The 2012 A level results in the Island’s five secondary schools show a record proportion of passes at higher grades. The overall pass rate, at 96.3%, was slightly lower than in some recent years but the A*-B pass rate was the highest on record as was the percentage of passes at grade A and above. The number of UCAS points per entry was also at a record level.
In the five secondary schools, nearly 370 Year 13 students were entered for over 1260 A levels and more than 230 AS levels in over 40 subjects.
Some of the key details from the data that has been analysed today are as follows:
• The breadth of subjects available (over 40 separate titles) was in line with the record numbers of recent years. Subjects entered ranged from Critical Thinking and Classical Civilisations to Chemistry and Further Maths.
• The Island’s A level pass rate was 96.3%.
• A record 41.4% of entries achieved passes at higher grades A*-B, up on last year’s figure of 38.8%. Passes at A* and A grades were also at a record high.
• Using the UCAS tariff system (140 points for grade A*, 120 points for A, 100 for B, 80 for C, 60 for D, 40 for E) the average points score per entry, at 82 points, was the highest on record.
• The average points score per student, at 310 was equivalent to higher than three grade Bs.
Across the Island there have been some individual students who have achieved outstanding results with up to 5 grade A passes or 4 grade A* passes and gained entry to top universities (including Oxford and Cambridge). Three passes at grade A or above, a magnificent achievement, has been reached by a significant number of students.
Some Headteachers have made reference to students achieving excellent results despite extremely difficult personal circumstances. Secondary Adviser Paul Craine says: “As I have talked with the Island’s Headteachers throughout the day they have been hugely proud of students who have achieved against the odds. One student has a remarkable 3 grade A*s at A Level and 2 grade As at AS level despite having to cope with radiotherapy and chemotherapy. Others had achieved despite very serious illnesses in their families.”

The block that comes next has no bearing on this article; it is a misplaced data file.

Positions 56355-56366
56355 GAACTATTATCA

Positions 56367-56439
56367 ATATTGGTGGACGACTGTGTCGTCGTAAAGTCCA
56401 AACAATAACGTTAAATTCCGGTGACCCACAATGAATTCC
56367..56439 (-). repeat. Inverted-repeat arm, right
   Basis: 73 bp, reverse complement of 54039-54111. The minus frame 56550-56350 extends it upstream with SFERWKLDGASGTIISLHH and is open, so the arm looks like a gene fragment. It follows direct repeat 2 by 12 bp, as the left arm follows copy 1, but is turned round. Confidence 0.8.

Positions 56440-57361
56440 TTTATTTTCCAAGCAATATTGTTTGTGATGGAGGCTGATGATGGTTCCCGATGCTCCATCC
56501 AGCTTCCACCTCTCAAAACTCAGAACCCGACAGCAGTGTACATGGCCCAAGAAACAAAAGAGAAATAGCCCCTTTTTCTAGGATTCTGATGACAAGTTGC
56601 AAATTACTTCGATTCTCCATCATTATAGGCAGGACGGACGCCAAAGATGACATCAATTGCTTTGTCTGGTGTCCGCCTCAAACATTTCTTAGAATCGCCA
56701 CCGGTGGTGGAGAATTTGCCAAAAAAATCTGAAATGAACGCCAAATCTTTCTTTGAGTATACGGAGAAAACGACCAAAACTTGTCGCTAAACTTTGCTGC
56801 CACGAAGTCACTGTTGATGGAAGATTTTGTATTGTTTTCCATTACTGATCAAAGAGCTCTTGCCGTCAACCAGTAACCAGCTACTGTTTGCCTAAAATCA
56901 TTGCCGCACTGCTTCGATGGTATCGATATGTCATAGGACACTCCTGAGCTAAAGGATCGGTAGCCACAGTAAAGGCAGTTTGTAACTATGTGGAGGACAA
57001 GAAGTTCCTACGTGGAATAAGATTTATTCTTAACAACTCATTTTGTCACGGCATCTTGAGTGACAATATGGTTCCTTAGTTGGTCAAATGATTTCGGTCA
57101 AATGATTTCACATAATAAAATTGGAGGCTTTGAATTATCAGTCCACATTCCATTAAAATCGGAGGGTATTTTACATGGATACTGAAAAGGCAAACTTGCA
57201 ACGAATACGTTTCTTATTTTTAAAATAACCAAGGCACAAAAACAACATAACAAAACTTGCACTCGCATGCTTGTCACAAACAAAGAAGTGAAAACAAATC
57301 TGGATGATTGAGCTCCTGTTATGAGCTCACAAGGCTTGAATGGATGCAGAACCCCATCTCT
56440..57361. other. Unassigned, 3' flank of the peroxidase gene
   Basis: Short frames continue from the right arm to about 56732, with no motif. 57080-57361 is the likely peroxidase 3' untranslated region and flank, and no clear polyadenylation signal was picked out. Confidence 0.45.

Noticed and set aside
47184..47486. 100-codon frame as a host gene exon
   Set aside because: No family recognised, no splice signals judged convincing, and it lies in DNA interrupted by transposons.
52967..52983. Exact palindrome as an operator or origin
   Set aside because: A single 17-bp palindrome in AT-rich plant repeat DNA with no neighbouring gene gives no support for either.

Media predictions were that students would struggle to get into their first or second choice universities this year if they fell even one grade below the conditional offer. Feedback from schools suggests that this has not happened. The vast majority of students have been placed in their firm or insurance choice universities.
It should be noted that these results for the Isle of Man are not directly comparable with the results that will be published in the UK this week. The initial UK results relate to all entrants and include mature students and students in colleges and independent schools whereas the Isle of Man data relate solely to 18 year olds in the five secondary schools.
Minister for Education and Children, Tim Crookall, said: ‘This is an excellent set of results. I would like to congratulate all of the Island’s A level students as well as their teachers. An average outcome equivalent to more than 3 grade Bs per student has not been achieved without a great deal of hard work on the part of both students and staff,
as well as considerable support from parents. Those who have obtained all A* and A grades have done remarkably well. It is a boost for the whole Island when we see our young people being so successful. Whether they are taking up university places or entering the world of work, I would like to wish them every success in the future’.
Photo caption - Seated on floor - Hannah Short, Seated Left to Right - Katie Craster, Matthew Cannell, Bethany Musson, Ealish Corlett, Standing Left to Right - Peter McGinn, Kim O’Driscoll, Ashleigh Simpson, Rory O’Shea, Suzanna Clague.